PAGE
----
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December 30, 2014, 12:48:07 PM
 #19112

for those who miss their daily SC's hit, go here for an excellent discussion btwn this guy Coinlock and nullc over on Reddit.  Coinlock gives some very clear and cogent arguments against the peg and shuts nullc down real quick:

http://www.reddit.com/r/Bitcoin/comments/2qpdnc/gregory_maxwell_how_i_went_from_bitcoin_skeptic/cn8dne9
nullc :
About the only thing negative you can say about a system which is truly backed by Bitcoin is that it doesn't create huge incomes for traders. Many people wouldn't consider that much of a negative.

Does he heard about Soros?
When two things are pegged while they don't have the same economic features, then the pegged is temporary, and that creates profit opportunities and people prompted to accelerate the failure of the peg system.

It looks like sidechains people think because two things are pegged they magically become the same thing. From 1984 to 1997 the thai bath was pegged with the US dollar, that doesn't mean that the bath was the same thing than the dollar. Sooner or later the market forces end up destroying the top down price fixation.

Yep, that contorted remark by nullc is painfully naive.  He totally neglects the fact that these SC assets will have a  separate exchange price in fiat that certainly can and will be pumped and manipulated to all sorts of illogical levels. SC's don't solve any of those issues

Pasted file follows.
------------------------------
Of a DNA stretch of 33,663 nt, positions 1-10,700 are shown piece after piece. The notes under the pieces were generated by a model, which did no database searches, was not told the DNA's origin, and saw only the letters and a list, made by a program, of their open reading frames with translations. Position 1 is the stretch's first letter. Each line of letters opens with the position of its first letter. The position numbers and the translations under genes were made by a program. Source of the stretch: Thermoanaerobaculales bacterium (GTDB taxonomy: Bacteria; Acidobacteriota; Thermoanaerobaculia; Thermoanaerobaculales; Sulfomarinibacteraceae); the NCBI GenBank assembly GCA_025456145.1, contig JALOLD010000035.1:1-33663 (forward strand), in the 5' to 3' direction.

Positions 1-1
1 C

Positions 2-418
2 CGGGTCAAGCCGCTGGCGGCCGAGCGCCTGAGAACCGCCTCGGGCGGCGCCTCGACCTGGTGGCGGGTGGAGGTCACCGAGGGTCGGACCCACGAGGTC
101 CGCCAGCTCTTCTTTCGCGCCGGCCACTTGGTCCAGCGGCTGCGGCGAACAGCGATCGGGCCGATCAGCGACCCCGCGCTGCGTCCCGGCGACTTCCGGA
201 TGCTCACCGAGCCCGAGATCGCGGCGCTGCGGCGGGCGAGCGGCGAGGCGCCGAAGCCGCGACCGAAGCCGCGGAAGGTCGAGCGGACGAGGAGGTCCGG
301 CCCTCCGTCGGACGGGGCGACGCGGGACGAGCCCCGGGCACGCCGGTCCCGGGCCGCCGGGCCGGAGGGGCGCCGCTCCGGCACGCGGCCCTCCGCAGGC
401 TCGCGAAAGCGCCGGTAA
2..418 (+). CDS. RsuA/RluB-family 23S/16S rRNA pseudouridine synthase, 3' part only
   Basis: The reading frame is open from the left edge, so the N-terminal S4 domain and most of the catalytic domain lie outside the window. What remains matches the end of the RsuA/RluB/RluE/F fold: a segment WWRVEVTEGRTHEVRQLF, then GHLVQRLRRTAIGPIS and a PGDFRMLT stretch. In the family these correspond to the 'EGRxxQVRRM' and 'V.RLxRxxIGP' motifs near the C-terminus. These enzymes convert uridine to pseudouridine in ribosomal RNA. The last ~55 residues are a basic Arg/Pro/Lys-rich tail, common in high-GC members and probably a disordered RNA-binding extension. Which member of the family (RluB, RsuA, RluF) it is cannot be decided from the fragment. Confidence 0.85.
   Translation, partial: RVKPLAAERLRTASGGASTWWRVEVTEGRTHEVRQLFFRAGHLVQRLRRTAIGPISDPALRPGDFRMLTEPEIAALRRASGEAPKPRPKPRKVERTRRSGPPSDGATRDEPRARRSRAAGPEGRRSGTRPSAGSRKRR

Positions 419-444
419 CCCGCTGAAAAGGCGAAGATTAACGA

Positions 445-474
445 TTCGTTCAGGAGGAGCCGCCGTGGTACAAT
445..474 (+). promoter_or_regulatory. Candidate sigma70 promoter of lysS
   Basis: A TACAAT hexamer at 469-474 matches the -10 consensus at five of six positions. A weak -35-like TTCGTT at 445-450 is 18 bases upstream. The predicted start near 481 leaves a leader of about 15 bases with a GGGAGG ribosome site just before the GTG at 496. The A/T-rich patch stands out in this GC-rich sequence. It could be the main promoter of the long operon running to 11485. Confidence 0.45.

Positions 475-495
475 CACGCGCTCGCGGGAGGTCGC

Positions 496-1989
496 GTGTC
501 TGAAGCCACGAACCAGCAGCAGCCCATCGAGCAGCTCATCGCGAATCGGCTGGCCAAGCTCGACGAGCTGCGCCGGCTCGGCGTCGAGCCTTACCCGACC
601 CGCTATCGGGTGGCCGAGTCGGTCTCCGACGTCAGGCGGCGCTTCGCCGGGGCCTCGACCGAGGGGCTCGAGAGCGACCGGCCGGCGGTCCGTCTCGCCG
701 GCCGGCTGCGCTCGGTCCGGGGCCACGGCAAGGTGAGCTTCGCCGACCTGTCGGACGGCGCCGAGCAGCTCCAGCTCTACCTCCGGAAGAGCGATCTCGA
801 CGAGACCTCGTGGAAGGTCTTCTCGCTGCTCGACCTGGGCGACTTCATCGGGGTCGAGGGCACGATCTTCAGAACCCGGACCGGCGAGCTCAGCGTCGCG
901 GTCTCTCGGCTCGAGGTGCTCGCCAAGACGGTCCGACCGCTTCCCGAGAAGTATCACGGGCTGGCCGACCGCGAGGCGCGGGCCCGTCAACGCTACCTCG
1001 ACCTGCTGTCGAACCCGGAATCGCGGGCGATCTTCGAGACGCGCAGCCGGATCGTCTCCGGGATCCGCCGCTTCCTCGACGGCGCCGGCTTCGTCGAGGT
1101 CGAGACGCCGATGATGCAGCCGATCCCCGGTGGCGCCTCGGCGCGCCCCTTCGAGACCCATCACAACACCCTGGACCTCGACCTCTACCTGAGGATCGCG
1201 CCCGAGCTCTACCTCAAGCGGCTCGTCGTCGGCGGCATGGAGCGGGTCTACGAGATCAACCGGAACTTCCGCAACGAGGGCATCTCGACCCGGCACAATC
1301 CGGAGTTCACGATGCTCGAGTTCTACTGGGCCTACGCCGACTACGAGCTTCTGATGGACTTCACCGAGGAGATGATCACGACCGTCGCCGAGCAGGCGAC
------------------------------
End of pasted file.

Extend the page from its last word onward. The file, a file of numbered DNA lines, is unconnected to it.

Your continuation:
Please, we have been going over this times and times again. The exchange rate of a properly implemented 1:1 SC asset will, in time, closely track BTC prices for many logical reasons.

'pumped and manipulated to all sorts of illogical levels'? Yeah, that's ridiculous. If the peg works, arbitrage would stop that kind of thing in its roots. Also: do you really thing there would be sidechainCoin <-> fiat exchange? I doubt that makes much sense since the peg plus existing bitcoin <-> fiat exchanges can easily be used, no?

Yes, there should be markets that arise. Have you read Konrad Grafs paper? 
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December 30, 2014, 12:48:28 PM
 #19113

for those who miss their daily SC's hit, go here for an excellent discussion btwn this guy Coinlock and nullc over on Reddit.  Coinlock gives some very clear and cogent arguments against the peg and shuts nullc down real quick:

http://www.reddit.com/r/Bitcoin/comments/2qpdnc/gregory_maxwell_how_i_went_from_bitcoin_skeptic/cn8dne9

I don't see it that way.

I see you were happy about coinlock saying this...

Quote
Now super-risky-coin collapses, I lose my Bitcoin because the information about the relative risks was hidden in the deterministic rate.

To this I would say: you already lost your Bitcoins when you swapped them for super-risky-coins. That information isn't hidden at all. When you 'move' (it's debatable wether that's a good expression to use) BTC -> scBTC you're well aware you're swapping your bitcoins for sidechain coins, aren't you?


If that's a real question, then, but of course.  SC's mechanics are easy to understand. But economically do they work and will they be good for Bitcoin? The answer, I think, is more philosophical.